21 May 2020

By Brunelle Thomas, Gender Adviser of Transparency International Mongolia

This blog is an extract of TI-Mongolia’s synthesis of the existing literature on gender inclusivity within the mining sector in Mongolia. Its purpose is to provide interested readers with reliable, up-to-date sources.

Photo by enriquejggac, licensed under CC BY 2.0

“Gender dynamics in Mongolia have been shaped by social-cultural norms, six decades of socialism (1924-1989), and the transition to a market economy in the past 23 years. Mongolia has issued extensive legislation to advance gender equality and women are, on average, better educated and healthier than men. However, diminishing female participation in national politics, increasing wage gaps and male dominance in key economic sectors are emerging phenomena.” – The Asia Foundation

The same gender inequalities between men and women in leading positions are visible when assessing the gender-based labor division in the extractive industries:

“The expected traditional roles for women such as family carers or providing support remain an issue that impedes the advancement of women at various levels. For instance, at the operational level, women’s jobs tend to be concentrated in administrative positions and provision of clerical or domestic services with a similar division in mine sites (…) The fairness of the recruitment, promotion, and empowerment of women in the industry has long been questioned.” – Nattavud Pimpa

The extractive industry sector has an important part to play in advancing the Sustainable Development Goals. “Historically, however, mining has contributed to many of the challenges that the SDGs are trying to address – environmental degradation, displacement of populations, worsening economic and social inequality, armed conflicts, gender-based violence, tax evasion and corruption, increased risk for many health problems, and the violation of human rights”. (World Economic Forum et al.)

In recent decades, some mining companies around the world have started to recognize that gender equality has a significant impact in economic development and social progress, and have committed to improve their gender inclusion policies and actions to benefit women’s empowerment in various aspects of their activities.

Despite the apparent openness of the sector in discussing gender-related issues, “certain analyses demonstrate that the business case for diversity in the workplace is fundamentally harnessed by the industry to perpetuate the status quo—which is of a highly masculinized sector—while presenting a modern and acceptable face to society.” (Catherine Macdonald)

Gender, corruption and mining

Mongolia is a resource-rich country and the extractive industries are particularly powerful, sometimes even closely related to political elites. TI-Mongolia’s research found the mining sector to be particularly at-risk regarding corruption, conflict of interest, bribery and land or resource mismanagement.

“Corruption operates in a context where women are underrepresented at different levels of decision making and are most often denied the benefits from social and economic development. Women’s limited participation in mining-related consultations means that the potential impact of the mining project on women will not be captured or taken into serious consideration and mitigated in mining operations.” TI Accountable Mining Programme Gender Strategy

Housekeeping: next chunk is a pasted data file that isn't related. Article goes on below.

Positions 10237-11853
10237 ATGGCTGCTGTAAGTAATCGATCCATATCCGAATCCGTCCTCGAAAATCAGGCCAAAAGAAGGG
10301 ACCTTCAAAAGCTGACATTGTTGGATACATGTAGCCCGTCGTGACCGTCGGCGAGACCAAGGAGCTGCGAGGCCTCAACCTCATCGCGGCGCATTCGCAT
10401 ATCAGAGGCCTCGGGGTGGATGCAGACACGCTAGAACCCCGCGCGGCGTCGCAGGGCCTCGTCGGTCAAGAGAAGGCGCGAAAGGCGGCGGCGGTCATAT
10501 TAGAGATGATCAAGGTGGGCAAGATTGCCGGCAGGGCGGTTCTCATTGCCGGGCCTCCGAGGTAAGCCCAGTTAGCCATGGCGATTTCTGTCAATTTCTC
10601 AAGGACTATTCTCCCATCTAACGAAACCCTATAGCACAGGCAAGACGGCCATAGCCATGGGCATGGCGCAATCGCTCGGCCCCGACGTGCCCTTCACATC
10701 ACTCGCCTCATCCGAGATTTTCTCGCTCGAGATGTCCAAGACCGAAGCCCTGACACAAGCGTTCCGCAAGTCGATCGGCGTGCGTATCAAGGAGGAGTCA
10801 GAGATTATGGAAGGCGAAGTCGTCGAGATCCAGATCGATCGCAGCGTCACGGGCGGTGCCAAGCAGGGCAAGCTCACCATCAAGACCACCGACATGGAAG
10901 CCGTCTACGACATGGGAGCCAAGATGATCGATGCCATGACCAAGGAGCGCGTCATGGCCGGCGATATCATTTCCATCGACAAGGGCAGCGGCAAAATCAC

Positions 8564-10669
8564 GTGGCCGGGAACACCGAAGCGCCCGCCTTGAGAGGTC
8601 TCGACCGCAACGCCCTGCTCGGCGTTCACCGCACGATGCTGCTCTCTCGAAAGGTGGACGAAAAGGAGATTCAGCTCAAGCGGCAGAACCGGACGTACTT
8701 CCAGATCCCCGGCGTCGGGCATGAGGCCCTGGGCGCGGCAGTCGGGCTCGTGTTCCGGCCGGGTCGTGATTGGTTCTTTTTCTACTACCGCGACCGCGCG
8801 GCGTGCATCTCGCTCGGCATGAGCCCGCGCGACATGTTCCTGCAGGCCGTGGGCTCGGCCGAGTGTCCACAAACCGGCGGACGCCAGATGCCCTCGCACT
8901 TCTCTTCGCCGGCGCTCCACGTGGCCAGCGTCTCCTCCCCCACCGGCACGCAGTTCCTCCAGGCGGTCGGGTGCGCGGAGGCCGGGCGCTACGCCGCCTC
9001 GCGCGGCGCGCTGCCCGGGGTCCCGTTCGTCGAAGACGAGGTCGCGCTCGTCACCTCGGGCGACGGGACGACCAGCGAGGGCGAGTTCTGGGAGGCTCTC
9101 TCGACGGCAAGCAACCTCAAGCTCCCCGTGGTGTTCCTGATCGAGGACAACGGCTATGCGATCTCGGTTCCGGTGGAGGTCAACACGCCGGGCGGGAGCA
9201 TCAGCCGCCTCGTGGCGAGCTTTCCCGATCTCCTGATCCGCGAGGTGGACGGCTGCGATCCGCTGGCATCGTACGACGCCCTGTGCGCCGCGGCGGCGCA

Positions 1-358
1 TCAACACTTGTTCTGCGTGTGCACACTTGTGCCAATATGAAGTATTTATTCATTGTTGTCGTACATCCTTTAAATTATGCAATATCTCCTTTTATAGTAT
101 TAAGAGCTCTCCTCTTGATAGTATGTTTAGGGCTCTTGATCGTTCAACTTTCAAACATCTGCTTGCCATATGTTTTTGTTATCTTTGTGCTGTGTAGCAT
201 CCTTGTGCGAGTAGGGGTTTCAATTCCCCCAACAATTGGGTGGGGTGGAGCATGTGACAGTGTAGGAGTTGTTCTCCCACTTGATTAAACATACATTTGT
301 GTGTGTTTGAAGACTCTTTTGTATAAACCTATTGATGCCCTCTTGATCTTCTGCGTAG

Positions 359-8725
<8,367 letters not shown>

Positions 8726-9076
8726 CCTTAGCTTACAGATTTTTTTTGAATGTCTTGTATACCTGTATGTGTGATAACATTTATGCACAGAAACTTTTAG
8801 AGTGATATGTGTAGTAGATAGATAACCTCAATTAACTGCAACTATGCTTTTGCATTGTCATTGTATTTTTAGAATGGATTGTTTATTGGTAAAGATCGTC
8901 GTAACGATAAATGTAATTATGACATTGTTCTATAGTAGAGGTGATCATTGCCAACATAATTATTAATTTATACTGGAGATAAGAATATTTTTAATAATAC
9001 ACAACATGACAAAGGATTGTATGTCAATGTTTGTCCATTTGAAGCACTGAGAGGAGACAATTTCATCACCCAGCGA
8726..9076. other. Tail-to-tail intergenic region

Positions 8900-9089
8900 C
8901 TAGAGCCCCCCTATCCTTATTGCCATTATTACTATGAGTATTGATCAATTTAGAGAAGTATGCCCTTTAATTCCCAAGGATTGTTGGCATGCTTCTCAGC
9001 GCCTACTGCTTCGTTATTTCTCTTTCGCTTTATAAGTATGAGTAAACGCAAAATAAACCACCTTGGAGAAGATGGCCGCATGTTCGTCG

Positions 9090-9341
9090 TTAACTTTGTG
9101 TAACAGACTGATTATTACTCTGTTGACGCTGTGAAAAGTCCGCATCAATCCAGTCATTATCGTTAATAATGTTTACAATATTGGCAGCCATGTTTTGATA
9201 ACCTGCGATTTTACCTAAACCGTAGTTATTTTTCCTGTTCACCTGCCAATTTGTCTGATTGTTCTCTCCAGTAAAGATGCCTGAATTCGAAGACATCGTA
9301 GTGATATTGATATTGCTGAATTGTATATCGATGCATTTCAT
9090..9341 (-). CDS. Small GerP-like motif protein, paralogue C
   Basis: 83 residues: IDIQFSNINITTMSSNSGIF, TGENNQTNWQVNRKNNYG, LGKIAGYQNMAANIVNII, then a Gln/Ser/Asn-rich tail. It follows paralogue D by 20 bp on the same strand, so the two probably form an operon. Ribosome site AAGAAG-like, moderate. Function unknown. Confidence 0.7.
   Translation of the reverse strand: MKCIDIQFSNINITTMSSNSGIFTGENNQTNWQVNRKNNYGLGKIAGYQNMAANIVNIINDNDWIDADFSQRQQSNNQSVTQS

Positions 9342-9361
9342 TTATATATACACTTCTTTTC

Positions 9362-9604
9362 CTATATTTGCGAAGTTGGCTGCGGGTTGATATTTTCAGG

At the same time, poor community engagement can lead to the interests of the different groups of women and men in the community to be ignored by companies and leaders for their own gain, especially during the licence approval process.

It has become increasingly acknowledged by organizations and corporations that, “safe, accountable, accessible and, most importantly, gender sensitive mechanisms that take into account cultural and gender issues that might hinder reporting, should be created.” – Transparency International

By improving its accountability, the mining sector can positively contribute to the advancement of the SDGs and foster economic development.

Transparency International’s commitment to gender equality

We want to involve women in the decision-making process by including them in our multi-stakeholder discussions, where investors, companies, governments and civil society will increase their effort to systematically represent them.

Educating women and communities on the differentiated impacts of corruption on men and women in Mongolia is a first and necessary step towards comprehensive understanding of mining and gender-related issues. In order to do so, it is essential that NGOs work together with the government and the National Gender Committee, and assert their bargaining power.

We are advocating with government agencies and mining companies to be aware of the need to make their processes and guidelines more gender inclusive to enable different groups of women to know and exercise their rights, and to engage in relevant mining processes.

 “Only through the equal participation of women can we benefit from the intelligence, experience and insights of all of humanity. Women’s equal participation is vital to stability, helps prevent conflict, and promotes sustainable, inclusive development. Gender equality is the prerequisite for a better world.” – Antonio Guterres, United Nations Secretary General